action must be taken."
correspondent -Michael Pacholski
Posted: 14th, Dec. 2008
Illinois: As Governor Rod Blagojevich's legal woes mount and mount,
the purity of the nation's food supply remains a source of concern.
Though there is no proven link between food consumption and the so-called
"necromortosis virus" which has caused isolated zombie outbreaks,
recent concerns over genetically modified foods have inflamed since
the virus was discovered in 2006 and most recently in the United States
when a suspected zombie outbreak occurred recently in New
The governor is a staunch supporter of controversial legislation
calling for strict government oversight of soybean and corn production.
"This legislation would make our food supply safe against this
hideous and tragic virus," the governor insisted as early as Januray
2008. "Preemptive action must be taken." Blagojevich was speaking
specifically of the Noland/Rifeld Act which would provide twenty five
million dollars to Illinois' corn-growing and testing industries to
develop equipment and testing procedures designed specifically to thwart
the necromortosis virus.
However, local legislators, corn growers and food researchers have been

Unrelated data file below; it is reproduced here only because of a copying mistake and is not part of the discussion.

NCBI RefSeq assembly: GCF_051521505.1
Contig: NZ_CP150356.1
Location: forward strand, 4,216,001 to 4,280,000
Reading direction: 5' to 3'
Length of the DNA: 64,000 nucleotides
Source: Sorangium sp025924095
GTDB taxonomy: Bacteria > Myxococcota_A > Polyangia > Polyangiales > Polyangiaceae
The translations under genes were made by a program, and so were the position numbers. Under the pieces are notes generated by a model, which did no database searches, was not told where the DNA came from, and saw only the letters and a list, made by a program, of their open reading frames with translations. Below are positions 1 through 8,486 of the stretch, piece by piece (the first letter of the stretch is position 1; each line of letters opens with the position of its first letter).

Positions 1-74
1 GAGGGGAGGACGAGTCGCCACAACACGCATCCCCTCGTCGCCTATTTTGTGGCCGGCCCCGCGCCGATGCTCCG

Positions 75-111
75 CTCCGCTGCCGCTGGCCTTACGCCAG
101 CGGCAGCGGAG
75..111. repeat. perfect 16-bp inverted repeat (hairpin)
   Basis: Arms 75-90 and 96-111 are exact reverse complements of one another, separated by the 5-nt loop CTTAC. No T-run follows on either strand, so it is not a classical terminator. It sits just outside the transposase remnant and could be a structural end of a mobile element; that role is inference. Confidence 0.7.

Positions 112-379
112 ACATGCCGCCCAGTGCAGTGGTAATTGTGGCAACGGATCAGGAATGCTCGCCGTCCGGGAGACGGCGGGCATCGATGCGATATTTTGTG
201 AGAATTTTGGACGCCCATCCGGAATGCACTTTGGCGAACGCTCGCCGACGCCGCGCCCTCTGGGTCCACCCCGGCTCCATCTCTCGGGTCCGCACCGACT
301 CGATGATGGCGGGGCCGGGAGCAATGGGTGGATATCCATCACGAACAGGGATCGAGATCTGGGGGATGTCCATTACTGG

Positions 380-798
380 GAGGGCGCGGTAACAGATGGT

skeptical of the legislation since its inception. "Further research
must be done to determine the structure of the virus on a DNA level
before we can develop anything practical, effective, and safe to destroy
it. The two-year time table in the legislation is clearly unrealistic,"
said University of Illinois Professor of Agriculture Lindsay Graham.
Senator John Rifeld, R-Carbondale, however said the legislation was
important as a stimulus for advance research. "I believe advance
research and advance knowledge can be very effective tools. This legislation
provides those tools that can help in a pending crisis," the senator
said in a recent press conference. Asked to clarify he said, "the
finer points of the bill provide money and other ways to research the
exact nature and structure of this virus."
"This is typical of legislation supported by the Governor. If Archer
Daniels Midland takes the bait then they have to submit to further and
invasive government oversight into all other areas of production outside
of the necrovirus. Government interference would, in fact, impede not
just research into the virus but would slow down production in other
areas as well," said Senator Mike Lugan (R-Danville). "That's
typical of Blagojevich's pet legislations. Pretty on the outside. A
poison pill on the inside. This poison pill would gut one of the state's
leading industrial giants."
However, with the recent allegations of attempting to sell the United
States Senate Seat left vacant by President-elect Barack Obama among
others, it would seem that whatever impetus the Noland/Rifeld act had
could wane in light of Blagojevich's recent troubles. "I think
Noland/Rifeld is probably taking a back burner right now in everyone's
minds, at least here in Illinois," said States Attorney General
Lisa Madigan who recently called for the state senate to remove Blagojevich
from power. "But who knows. Given the upcoming FBI indictments,
a stab at anti-zombie legislation might seem like a welcome vacation